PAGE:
Hot Swapping Geographic Levels of Detail in a Tableau Viz


TFW you realize you can't hot swap a hyperdrive unit

I used to think you couldn’t hot-swap geographic levels of detail in a Tableau visualization.  And, before Tableau 10, you couldn’t.  I mean, of course in Desktop or web authoring mode you can drag and drop fields, but for the end-user of a dashboard that wasn’t an option.  You might have thought to use some kind of sheet swapping. And you could swap a couple of things with a dual axis.

But how could you allow an end-user to switch between the following in a single view?

Tableau Map of States and Counties

And could you add additional levels of detail, like countries or area codes or custom sales regions?

The answer, it turns out, is to use a few of new Tableau features in combination (and by the way, there’s a whole other blog post to be written about how a single new feature is more than just a single new feature).  Here, I turn to:

  1. Spatial File Connector (first appeared in Tableau 10.2)
  2. Cross Database joins (first appeared in Tableau 10.0)
  3. Join Calculations (first appeared in Tableau 10.2)

And, in practice, you could do it with just a single spatial file, assuming it had all the levels of detail you wanted. And join calculations might not be needed if everything matches exactly.  But neither of those is often not the case and so we’ll take a look at an example that makes use of a couple of spatial files.

An Example of Swapping Geographic Levels of Detail in a Single Tableau Viz

You can imagine all kinds of practical real-world examples such as looking at voting and switching between zip code and congressional district or swapping between city and county to see how many movie theaters are showing the next Star Wars film.

Here, I’m selling the ever so seasonally popular pumpkin spice latte and I want to track sales geographically by state and also by zip code.  And I want to allow the end-user to change the geographic level of detail on the fly. And I’ve got my data in Excel (but it could be almost any database or file type) and I’ve also downloaded some spatial files:

From there, I simply join the data together, using a join calculation, INT(Zcta5Ce10), to get Zip code to match in type between my sales data and the spatial file data:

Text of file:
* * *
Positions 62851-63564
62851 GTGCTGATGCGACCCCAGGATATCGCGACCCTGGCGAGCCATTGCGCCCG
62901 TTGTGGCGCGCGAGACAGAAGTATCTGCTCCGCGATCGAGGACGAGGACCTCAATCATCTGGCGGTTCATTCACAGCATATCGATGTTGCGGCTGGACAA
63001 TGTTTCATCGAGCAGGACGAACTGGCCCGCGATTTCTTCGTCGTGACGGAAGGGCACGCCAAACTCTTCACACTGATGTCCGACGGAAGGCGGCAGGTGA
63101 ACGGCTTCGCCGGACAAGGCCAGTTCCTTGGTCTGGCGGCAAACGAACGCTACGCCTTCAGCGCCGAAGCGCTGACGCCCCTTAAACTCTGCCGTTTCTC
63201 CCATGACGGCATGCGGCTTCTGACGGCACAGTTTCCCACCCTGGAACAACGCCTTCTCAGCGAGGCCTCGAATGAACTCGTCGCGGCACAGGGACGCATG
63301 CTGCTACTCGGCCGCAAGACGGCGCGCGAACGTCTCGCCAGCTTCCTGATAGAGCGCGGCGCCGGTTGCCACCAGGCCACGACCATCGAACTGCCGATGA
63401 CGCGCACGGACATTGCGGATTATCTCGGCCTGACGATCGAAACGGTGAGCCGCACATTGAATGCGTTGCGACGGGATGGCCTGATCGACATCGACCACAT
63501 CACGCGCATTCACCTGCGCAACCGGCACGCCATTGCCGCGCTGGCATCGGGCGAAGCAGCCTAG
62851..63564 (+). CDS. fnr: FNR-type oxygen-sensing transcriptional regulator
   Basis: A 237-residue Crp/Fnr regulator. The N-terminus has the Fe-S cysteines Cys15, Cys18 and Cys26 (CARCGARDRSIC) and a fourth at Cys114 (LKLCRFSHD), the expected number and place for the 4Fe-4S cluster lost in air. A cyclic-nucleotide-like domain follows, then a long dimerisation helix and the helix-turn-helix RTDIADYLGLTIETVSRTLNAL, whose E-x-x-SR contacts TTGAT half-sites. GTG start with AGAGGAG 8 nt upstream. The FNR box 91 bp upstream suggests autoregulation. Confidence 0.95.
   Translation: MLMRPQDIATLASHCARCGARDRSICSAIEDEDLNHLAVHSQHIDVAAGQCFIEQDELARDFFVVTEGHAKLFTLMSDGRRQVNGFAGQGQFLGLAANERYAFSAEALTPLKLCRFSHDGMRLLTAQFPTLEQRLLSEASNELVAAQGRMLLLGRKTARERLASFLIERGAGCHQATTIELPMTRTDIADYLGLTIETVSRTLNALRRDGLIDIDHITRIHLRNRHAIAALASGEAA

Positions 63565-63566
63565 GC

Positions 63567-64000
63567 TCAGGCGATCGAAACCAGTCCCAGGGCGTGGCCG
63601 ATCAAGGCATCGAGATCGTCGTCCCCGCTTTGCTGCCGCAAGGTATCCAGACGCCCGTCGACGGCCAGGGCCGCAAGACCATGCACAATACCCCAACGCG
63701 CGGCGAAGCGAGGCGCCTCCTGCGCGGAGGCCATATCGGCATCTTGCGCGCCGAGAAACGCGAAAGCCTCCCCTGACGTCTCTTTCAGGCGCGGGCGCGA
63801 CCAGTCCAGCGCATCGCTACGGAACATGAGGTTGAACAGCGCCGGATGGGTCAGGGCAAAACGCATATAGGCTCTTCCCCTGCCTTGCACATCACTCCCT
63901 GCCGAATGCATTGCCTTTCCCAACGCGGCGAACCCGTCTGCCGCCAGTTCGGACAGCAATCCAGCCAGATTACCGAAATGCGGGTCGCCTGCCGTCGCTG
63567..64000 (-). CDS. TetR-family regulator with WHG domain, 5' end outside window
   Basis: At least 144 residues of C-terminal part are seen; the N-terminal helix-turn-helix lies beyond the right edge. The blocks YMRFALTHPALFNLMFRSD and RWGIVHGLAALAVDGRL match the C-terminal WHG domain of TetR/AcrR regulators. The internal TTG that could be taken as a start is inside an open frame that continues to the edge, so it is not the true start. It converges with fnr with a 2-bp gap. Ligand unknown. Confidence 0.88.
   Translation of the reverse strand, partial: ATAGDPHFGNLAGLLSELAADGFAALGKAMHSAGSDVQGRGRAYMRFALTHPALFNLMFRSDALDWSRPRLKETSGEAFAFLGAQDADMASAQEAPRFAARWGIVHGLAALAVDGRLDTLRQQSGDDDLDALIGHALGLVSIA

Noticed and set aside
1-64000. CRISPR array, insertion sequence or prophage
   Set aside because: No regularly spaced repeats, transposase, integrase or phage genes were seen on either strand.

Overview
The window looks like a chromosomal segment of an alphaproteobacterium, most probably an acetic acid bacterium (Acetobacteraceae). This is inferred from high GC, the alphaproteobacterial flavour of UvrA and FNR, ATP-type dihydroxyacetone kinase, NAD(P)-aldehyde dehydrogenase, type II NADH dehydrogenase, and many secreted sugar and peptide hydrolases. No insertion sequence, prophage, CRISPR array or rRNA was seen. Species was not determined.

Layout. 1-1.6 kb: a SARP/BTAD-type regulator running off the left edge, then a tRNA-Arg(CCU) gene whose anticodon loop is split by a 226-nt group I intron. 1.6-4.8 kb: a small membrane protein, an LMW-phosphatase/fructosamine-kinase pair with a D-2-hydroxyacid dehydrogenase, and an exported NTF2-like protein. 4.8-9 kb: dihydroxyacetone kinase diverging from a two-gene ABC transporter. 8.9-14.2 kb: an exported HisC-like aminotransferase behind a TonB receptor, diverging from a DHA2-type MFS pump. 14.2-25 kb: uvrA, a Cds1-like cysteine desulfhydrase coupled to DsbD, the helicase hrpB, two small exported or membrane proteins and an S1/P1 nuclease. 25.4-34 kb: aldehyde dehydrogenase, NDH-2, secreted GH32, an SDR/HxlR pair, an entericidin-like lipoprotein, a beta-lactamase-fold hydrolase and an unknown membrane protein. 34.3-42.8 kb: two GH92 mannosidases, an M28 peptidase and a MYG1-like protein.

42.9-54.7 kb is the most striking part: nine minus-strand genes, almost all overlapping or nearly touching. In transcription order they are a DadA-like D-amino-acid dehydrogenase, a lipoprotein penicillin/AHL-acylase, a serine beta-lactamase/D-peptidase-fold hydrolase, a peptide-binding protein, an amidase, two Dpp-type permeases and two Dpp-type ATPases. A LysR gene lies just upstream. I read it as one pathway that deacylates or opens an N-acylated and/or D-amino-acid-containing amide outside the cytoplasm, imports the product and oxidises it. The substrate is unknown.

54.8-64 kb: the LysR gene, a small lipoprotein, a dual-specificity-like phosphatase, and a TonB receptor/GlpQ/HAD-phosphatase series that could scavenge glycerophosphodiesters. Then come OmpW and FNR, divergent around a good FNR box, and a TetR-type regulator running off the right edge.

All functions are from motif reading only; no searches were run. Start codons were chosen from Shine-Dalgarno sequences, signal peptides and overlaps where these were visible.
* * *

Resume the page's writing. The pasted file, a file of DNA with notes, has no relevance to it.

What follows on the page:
Data Source Joins

My data source now has everything I need:

Tableau Data Source Fields

Specifically, I really need  the Geometry fields that will tell Tableau how to draw the polygons for State and Zip along with the identifiers [State] Name, and Zcta5Ce10 (zip code).  I do have State and Zip Code from my Excel data and Tableau recognizes them as geographic fields.  But, I can only use one at a time.  If I create a calculation based on both of the fields, I still can only assign one geographic role to that field.

But the Geometry fields don’t have that limitation.  Tableau doesn’t care if they are states or zip codes or congressional districts or rivers or some combination of all kinds of geographic detail.  Tableau only cares that they define polygons or lines.

And that allows me to use a parameter and a couple of calculated fields to switch between geographic levels of detail in a single viz.

There’s only a bit of setup required.

This one goes here

First, the parameter:

Geographic Level of Detail: a list of string values

  1. State
  2. Zip Code

Next, based on the selection of the parameter value, I can get the value of either of the Geometry fields:

[Selected Geometry]

IF [Geographic Level of Detail] = “State”
THEN [Geometry (tl 2017 us state.shp)]
ELSE [Geometry]

And finally, one more calculation to assign a value that identifies each individual shape (so Tableau will treat it as a separate mark rather than draw all states or all zip codes as one mark):

[Selected Geometry ID]

IF [Geographic Level of Detail] = “State”
THEN [Name]
ELSE [Zcta5Ce10]


And now in a single view, you can switch the geographic level of detail.  And I didn’t have to stop at just two levels!


And that will keep your users warm and happy!

That's three you owe me

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